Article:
The first fish release field trip I ever attended was at Jim and Barb Orander’s house, with 52 fourth graders from Hockinson Elementary. It was my first year as Salmon in the Classroom Coordinator. At that point we only hosted a handful of fish release field trips. Luckily for me as a rookie, I had two incredible teachers to fill me in on all the details: Carolyn Blain and Renee Fern from Hockinson Elementary. These are two amazing educators who foster a love of learning, stewardship and community among their students. They are the perfect teachers to bring to life a program that nurtures a personal connection with salmon and their habitat.
Above: Renee Fern (left) and Carolyn Blain (right) holding 250 eggs in a plastic cup at a January pickup. This “Dream Team” brought Salmon in the Classroom to life for countless 4th graders.
Hockinson is one of over 40 schools who participate in Salmon in the Classroom (SITC), raising 250 coho salmon eggs in an aquarium each January. After learning about salmon throughout the year, they release the fry into the Salmon Creek watershed. Fourth grade teacher Renee Fern started with SITC back when the program first began 20 years ago, with teaching partner Lisa Swindell. Lisa left the program about 10 years ago, and Carolyn Blain took over as Renee’s teaching partner. Now that Renee has recently retired, Carolyn has recruited a new teaching partner to help with the salmon project next year, once things settle down from COVID-19.
Jim (pictured left) participates with Salmon in the Classroom in a different way, through the Remote Site Incubator program. He also receives eggs each January, although instead of 250 eggs in a tank, he raises 10,000 in a streamside incubator (basically a wooden box that floats in the stream). A beautiful small stream flows along Jim’s property down into Salmon Creek, and it looks perfect for salmon! Jim says that before he started raising salmon in 2001, no one had seen a salmon in that creek since 1985. Three years after he joined the program (the time it takes a salmon to swim to the ocean and back to the place they were born), he saw 13 returns. “I’m proud of the fact that we got something started here. It was a lot of years without any salmon, and now we’re getting salmon back,” he told me.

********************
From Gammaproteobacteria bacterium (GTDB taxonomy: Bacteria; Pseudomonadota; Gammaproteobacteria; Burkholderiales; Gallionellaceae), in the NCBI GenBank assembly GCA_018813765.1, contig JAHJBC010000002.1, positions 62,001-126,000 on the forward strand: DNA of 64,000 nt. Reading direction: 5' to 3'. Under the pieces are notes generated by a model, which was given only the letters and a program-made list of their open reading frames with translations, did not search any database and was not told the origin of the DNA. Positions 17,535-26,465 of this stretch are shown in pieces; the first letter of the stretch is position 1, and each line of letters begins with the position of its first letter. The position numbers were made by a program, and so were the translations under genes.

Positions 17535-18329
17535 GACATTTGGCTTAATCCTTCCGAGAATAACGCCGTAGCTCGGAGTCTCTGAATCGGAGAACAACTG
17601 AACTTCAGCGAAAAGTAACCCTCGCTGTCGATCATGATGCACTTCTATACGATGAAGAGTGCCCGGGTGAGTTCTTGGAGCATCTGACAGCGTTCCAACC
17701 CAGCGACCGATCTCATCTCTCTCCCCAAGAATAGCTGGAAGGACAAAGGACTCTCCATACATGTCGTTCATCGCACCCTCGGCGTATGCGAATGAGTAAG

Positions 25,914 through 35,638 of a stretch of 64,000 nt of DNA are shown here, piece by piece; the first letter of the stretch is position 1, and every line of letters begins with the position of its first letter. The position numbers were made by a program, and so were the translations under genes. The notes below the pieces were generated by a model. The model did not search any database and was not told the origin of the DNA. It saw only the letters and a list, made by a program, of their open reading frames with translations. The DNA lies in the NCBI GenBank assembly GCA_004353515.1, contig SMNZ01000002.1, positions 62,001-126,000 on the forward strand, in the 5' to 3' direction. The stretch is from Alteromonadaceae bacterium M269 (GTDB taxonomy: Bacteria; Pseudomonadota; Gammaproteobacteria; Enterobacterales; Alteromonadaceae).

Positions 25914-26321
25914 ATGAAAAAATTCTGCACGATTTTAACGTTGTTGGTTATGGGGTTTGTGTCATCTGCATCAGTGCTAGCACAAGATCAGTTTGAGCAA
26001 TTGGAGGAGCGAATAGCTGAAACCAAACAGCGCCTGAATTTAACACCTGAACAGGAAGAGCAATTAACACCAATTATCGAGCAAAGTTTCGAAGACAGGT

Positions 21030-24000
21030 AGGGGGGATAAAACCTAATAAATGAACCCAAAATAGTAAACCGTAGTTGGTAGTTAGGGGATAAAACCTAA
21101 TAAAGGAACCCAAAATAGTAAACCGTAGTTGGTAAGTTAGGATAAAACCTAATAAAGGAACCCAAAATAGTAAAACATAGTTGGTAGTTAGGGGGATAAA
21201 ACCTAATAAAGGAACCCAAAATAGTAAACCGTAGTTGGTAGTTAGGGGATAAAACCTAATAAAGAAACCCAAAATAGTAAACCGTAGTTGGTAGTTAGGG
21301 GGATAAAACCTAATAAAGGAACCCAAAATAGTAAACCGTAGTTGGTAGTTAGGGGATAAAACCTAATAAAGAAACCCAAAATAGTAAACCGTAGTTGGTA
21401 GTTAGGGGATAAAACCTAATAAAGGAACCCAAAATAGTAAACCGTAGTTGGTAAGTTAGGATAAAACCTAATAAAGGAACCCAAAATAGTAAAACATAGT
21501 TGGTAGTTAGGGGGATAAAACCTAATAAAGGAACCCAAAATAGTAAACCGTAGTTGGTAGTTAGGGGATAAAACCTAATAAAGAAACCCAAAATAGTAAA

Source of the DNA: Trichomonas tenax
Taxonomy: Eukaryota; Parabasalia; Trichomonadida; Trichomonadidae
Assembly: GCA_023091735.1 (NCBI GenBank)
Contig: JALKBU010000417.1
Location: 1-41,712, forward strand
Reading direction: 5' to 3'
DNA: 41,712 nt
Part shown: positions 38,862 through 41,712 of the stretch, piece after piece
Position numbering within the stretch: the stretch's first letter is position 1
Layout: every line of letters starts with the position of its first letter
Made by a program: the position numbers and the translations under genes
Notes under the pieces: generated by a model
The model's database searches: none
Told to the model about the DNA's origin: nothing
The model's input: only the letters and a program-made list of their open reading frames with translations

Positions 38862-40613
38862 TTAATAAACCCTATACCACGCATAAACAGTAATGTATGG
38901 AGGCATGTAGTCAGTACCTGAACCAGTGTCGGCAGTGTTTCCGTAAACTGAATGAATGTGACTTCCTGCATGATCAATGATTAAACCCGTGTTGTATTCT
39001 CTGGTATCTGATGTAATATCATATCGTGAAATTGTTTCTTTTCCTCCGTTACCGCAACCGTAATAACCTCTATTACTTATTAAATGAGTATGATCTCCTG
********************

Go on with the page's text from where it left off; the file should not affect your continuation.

From the time we get the eggs from the hatchery, it takes roughly 6 weeks for them to hatch and develop into fry. During that time, Jim visits the incubator daily to check the eggs, remove any mortalities, and clean the screens on the incubator trays. Sometime between late February and early March, the salmon absorb all their yolk and change from alevin stage to fry stage. It’s at this point they are ready to be released. On release day, Jim and his wife Barb invite the Hockinson fourth graders on a field trip to their Battle Ground home, to celebrate the reunion of the salmon and their stream.
Above: (Left) These incubator trays filled with eggs will be placed into the floating wooden boxes that you see in the top right corner of this photo; (Right) The hatchlings have absorbed their yolk and are now fry ready for life in the stream.
The field trip is a blast, and is a cherished tradition among these fourth graders. Students rotate through a series of learning activities. Jim answers questions about the salmon and helps students scoop out some wiggly fry and release them into the stream. Columbia Springs’ education volunteers guide students in a search for macroinvertebrates. Stream Team’s Americorps members lead the Salmon Life Cycle Obstacle Course, where students pretend to be a salmon swimming to the ocean and back, dodging predators and jumping up waterfalls. And each year the teachers request a model dissection to prepare for the real fish dissection later in the spring. The festivities always conclude with cookies and apple cider on the porch. After the event, students write thank you letters to Jim, and reflect on what they learned.
Left: Students scoop out wriggling fry and wish them good luck on their journey to the ocean.
Below: Stream Team Americorps members lead the Salmon Obstacle Course, where students pretend to be salmon swimming through a dam turbine, dodge predators and jump waterfalls.
Below: Columbia Springs education volunteers lead the macros station, where students identify waterbugs (salmon’s favorite food!)
Last week, Jim let me know that this will be his last year raising fish. It feels like the end of an era, with both Jim and Renee retiring from the program. I know we’ll find another opportunity for Hockinson 4th graders to begin a new tradition, but we’ll miss the annual Orander fish release. It was my first fish release field trip, and where I learned how to play the salmon game! More than that, it was a pioneering partnership created by teachers and a community member, and a precursor to SITC’s current “fish release field trip season” where we now host 50 classes on field trips to Salmon Creek Park. And I’m so grateful to have had the chance to be part of this very special partnership. Thank you Jim and Barb Orander, Renee Fern and Carolyn Blain, Stream Team, and all our CS volunteers who helped make this event happen for 20 years!
(click here for a 2016 video of Jim explaining his involvement)
Above: (Left) Fourth graders look forward to the field trip each year; (Right) Barb and Jim Orander with the “Coho Award” after their first 10 years raising salmon.